I recently left work at an early stage startup, which was certainly the most interesting and intense four years of my career. As a fifty-something in a company of twenty- and thirty-somethings, I was like a tourist in another country, sometimes feeling quite “foreign,” even while totally intrigued.
Early on at the job, I remember sitting in a WeWork conference room as two developers mapped out a set of features we would be adding and talked about switching from “waterfall” to “agile.” Everyone else in the room nodded. I had no idea what they were talking about. I kept quiet, not wanting to reveal my ignorance.
Even culturally, I was sometimes tripped up. Once at a social event, fellow team members swapped stories excitedly about how cool the Hidden Temple was. I sat in silence, assuming this was a destination in Thailand I had missed. Eventually someone mentioned they had been to the studio set in Florida. Turns out Hidden Temple was a Nickelodeon show in the 90s! I hesitated to admit that the only Nickelodeon I had watched was with my kids, long ago.
And sometimes knowledge gaps really mattered. When I left the company, I needed to dig into the issues about exercising stock options and related taxes. ISO vs. NQO? Form 409 A? Liquidation preference? Help! I quickly came face-to-face with the complexities of shares and just how little I really understood.
I was embarrassed when I didn’t know things. While I had expertise in my own field, I was new to the environment in which I was practicing it. Now, I wonder, why didn’t I just ask colleagues when I didn’t know something? I think the answer lies in my own version of ageism: Being several decades older than everyone else in the room, I was too quick to think my gaps were age-related so sought out the information via search bar. Google does not judge.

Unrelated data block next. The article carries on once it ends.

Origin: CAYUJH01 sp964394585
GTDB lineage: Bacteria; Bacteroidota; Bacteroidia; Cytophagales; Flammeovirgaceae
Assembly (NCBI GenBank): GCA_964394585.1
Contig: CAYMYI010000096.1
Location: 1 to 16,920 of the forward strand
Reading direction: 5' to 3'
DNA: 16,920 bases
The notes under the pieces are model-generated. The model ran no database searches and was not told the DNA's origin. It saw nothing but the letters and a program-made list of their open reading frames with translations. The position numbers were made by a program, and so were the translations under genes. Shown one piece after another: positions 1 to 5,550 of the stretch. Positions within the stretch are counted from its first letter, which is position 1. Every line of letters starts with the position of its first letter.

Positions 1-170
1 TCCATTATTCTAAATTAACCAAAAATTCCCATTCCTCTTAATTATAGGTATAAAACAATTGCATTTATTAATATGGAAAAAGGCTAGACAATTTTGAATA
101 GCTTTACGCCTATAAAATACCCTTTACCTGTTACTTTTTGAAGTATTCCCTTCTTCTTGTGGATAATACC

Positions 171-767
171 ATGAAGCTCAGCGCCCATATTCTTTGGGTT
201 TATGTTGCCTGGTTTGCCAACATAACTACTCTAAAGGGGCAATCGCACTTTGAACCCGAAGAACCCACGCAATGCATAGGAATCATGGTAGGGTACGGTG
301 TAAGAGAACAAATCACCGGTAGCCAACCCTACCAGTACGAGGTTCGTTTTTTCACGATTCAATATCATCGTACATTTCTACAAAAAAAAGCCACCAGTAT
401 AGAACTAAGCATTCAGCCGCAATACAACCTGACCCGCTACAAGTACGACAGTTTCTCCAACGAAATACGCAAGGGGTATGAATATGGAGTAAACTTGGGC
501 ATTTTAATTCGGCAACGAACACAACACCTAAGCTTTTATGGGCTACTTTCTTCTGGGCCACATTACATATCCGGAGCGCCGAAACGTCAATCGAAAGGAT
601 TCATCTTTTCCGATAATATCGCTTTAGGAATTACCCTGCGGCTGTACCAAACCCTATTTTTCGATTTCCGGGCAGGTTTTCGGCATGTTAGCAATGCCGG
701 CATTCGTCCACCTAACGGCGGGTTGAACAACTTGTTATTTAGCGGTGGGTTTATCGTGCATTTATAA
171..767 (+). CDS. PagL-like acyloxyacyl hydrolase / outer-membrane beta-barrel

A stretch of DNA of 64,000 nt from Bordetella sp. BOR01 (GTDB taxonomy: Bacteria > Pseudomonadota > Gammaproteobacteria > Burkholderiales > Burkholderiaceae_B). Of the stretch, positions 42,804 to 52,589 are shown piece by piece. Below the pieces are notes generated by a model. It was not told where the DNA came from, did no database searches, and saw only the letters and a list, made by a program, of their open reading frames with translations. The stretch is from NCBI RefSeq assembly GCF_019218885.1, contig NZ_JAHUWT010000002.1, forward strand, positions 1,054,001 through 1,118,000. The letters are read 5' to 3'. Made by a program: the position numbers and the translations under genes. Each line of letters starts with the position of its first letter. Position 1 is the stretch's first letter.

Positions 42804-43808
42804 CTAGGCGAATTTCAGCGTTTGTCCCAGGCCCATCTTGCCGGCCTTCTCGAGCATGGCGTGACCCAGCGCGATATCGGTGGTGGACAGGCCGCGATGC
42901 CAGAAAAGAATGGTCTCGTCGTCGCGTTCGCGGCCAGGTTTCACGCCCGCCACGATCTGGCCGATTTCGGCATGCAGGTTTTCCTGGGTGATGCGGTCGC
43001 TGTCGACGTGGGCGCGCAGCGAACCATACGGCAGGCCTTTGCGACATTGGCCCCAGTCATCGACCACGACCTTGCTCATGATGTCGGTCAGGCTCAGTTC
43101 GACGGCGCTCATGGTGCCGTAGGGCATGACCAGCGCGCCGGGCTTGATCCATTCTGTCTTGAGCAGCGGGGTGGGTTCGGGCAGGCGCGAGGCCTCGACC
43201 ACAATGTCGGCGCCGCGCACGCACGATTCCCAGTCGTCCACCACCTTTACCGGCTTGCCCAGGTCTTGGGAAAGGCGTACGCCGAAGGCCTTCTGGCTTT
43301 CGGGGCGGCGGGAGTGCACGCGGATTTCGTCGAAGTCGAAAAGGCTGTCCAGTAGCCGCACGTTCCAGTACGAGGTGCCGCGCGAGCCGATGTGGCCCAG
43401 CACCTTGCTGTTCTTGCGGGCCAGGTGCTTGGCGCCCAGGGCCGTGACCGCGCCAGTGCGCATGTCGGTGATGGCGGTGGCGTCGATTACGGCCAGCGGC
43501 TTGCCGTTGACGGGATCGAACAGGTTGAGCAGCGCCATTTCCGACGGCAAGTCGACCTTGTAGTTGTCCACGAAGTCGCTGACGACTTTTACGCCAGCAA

Self-conscious moments aside, I loved my startup life. The job was stimulating, and I learned new things every day. It was easy to see my impact and contribution. It was a lot of fun working with younger colleagues.
I love Chip Conley’s book, Wisdom at Work: The Making of a Modern Elder, because it highlights the benefits of the two-way exchange between generations in the workplace. I very much experienced this.
At this young company, I learned new technologies, new processes, and new ways of approaching innovation. In return, to my colleagues I could offer my experience and how we could apply organizational structure to a growing company, hiring, meetings and management.
This give-and-take was not without its tensions. For every satisfaction I felt at learning something new or contributing, there was an equal and opposite frustration when what seemed so obvious to me from experience, was resisted by others.
In an established company you inherit proven processes, templates and relationships, which can simply be improved when necessary. In a startup, everything is built from the ground up–from the product features to the email copy to the customer base. And maybe not right the first time.
I think startups offer incredible opportunities for those in midlife and beyond who have an openness to learn. I created StartupDecoder.com as a hub of resources for those who are jumping into the game. It’s the place I wish I had to help me through those knowledge gaps.
Those of us over 50 have a lot to offer young, fast-growing companies, and vice versa. I hope more and more of us will keep our minds open and seek out these opportunities–and conversely that the tech world will keep the doors open and invite us in.
Nancy Branka is founder of Startup Decoder, which offers resources on startup employment for those over 45. She headed up content for an early-stage startup for four years, and prior served as managing editor of Executive Travel magazine, an American Express Publishing title. She lives in the SF Bay Area.